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    A Brief Look at Heroin Withdrawal

    Last updated 1 year ago

    Heroin is a narcotic that is highly addictive. If you’ve been using heroin for a while, you’ll experience severe withdrawal symptoms when you stop. It’s best to detox from heroin with the medical support of a drug rehab program to ensure a successful, safe detoxification. Heroin withdrawal symptoms include psychological effects, including an intense craving for the drug to stop the other withdrawal effects. Heroin withdrawal can also cause anxiety, irritability, and depression.

    The physical effects of heroin withdrawal can be severe. You’ll likely experience aches and pains, including stomach pain accompanied by diarrhea. Heroin withdrawal causes sweating, a runny nose, and tears. Additional physical effects include nausea, vomiting, chills, and insomnia.

    With help from the detoxification program at The Hills Treatment Center, you can successfully get past your heroin withdrawal symptoms. Our drug rehab center offers a safe environment with medical support. Please call our Los Angeles rehab center at (323) 476-1380 to learn how you can overcome your addiction.

    A Look at How Your Alcohol Addiction May Affect Your Children

    Last updated 1 year ago

    Alcohol addiction doesn’t only affect the alcoholic; it can tear apart families and impart severe psychological stress to the children. Children of alcoholics suffer an array of emotional problems, and they’re also more likely to display behavioral problems and have academic impairments. If you’re still hesitant about the idea of going to alcohol rehab, consider the following effects that your addiction can have on your children:

    Psychological Issues

    Children absorb a great deal of information from the behaviors they see at home. Your alcohol addiction increases the risk of verbal or perhaps even physical abuse. Children who witness alcohol-fueled family fights or are involved with them are apt to suffer from significant psychological distress, which can include depression and guilt. Your children may wrongly feel that your alcohol addiction is their fault, or they may feel embarrassed about your drinking and refrain from social situations. Over time, these emotional burdens can give rise to anger and resentment.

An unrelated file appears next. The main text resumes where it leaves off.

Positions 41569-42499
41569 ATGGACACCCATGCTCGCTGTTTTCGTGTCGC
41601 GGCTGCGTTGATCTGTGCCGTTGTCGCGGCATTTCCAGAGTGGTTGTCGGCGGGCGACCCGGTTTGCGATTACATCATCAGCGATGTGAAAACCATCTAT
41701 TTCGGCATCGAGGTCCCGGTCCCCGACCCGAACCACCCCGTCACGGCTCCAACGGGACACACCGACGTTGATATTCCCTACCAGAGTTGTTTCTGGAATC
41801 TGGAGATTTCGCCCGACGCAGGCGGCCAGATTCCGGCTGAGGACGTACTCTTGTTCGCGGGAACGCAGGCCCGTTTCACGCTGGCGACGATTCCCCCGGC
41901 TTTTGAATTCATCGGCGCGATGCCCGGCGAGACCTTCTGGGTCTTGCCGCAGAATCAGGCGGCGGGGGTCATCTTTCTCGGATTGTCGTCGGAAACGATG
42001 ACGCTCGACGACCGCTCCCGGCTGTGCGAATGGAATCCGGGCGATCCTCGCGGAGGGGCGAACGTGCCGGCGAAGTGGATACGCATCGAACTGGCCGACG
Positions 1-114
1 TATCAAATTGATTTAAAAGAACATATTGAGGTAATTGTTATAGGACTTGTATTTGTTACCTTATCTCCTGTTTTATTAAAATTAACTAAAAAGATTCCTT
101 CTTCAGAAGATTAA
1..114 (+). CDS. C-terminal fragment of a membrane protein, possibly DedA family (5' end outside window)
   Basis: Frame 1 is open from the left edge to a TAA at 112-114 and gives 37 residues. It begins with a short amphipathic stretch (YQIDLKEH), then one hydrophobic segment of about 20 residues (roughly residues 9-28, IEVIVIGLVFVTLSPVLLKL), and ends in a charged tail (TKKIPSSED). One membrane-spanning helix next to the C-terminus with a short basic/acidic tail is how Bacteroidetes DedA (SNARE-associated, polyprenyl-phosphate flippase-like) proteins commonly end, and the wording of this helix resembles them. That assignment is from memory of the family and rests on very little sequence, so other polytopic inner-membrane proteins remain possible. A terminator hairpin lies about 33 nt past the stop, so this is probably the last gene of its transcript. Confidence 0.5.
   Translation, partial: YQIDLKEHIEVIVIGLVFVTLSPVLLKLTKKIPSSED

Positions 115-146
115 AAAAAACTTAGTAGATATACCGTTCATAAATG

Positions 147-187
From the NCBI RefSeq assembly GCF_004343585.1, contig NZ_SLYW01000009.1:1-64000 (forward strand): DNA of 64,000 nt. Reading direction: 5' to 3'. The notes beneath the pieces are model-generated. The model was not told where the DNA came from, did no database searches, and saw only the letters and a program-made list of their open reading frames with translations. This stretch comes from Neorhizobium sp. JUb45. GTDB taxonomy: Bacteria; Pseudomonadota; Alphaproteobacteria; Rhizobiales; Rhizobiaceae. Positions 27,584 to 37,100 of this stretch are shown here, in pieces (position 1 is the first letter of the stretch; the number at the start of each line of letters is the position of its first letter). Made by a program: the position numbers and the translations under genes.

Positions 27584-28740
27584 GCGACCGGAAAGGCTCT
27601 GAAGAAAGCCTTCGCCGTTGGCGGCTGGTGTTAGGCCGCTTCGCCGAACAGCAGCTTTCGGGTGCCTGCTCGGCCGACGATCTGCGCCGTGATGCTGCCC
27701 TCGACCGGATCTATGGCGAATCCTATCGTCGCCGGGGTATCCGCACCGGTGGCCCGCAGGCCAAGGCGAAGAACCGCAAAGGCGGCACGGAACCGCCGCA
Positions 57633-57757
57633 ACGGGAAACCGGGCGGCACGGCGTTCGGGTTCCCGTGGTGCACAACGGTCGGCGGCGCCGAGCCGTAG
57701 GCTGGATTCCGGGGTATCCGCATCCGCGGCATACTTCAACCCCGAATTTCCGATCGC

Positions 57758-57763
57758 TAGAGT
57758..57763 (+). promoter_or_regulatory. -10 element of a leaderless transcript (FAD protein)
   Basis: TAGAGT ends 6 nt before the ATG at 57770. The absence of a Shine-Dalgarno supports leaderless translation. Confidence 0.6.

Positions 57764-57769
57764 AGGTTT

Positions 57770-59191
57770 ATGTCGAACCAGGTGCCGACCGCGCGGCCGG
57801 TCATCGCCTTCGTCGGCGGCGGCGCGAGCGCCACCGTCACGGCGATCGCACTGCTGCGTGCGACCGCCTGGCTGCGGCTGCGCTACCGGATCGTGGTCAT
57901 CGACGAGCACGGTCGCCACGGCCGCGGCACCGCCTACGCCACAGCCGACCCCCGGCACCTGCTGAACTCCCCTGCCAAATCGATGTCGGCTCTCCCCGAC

Behavioral Problems

    When your children carry the burden of your alcohol addiction, they are at an increased risk of developing behavioral problems. Studies have shown that children of alcoholics are more likely to lie, steal, and get into fights. They’re also more likely to skip school and suffer academic setbacks.

    Intimacy Issues

    Your children may experience problems from your alcohol addiction for years, perhaps even for life. As they grow older, obtain jobs, and meet new partners, they may develop a pattern of failing to form emotional attachments with other people. This often arises from trust issues and fear of abandonment.

    Addiction Risks

    Studies have shown that family members of alcoholics are much more likely to abuse alcohol themselves. They’re also at a higher risk of developing other addictions, even while they are still quite young.

    Give your children a better chance in life by resolving your alcohol addiction. The Hills Treatment Center in Los Angeles offers detoxification programs and residential care. Please call us today at (323) 476-1380 to learn more about our alcohol rehab services.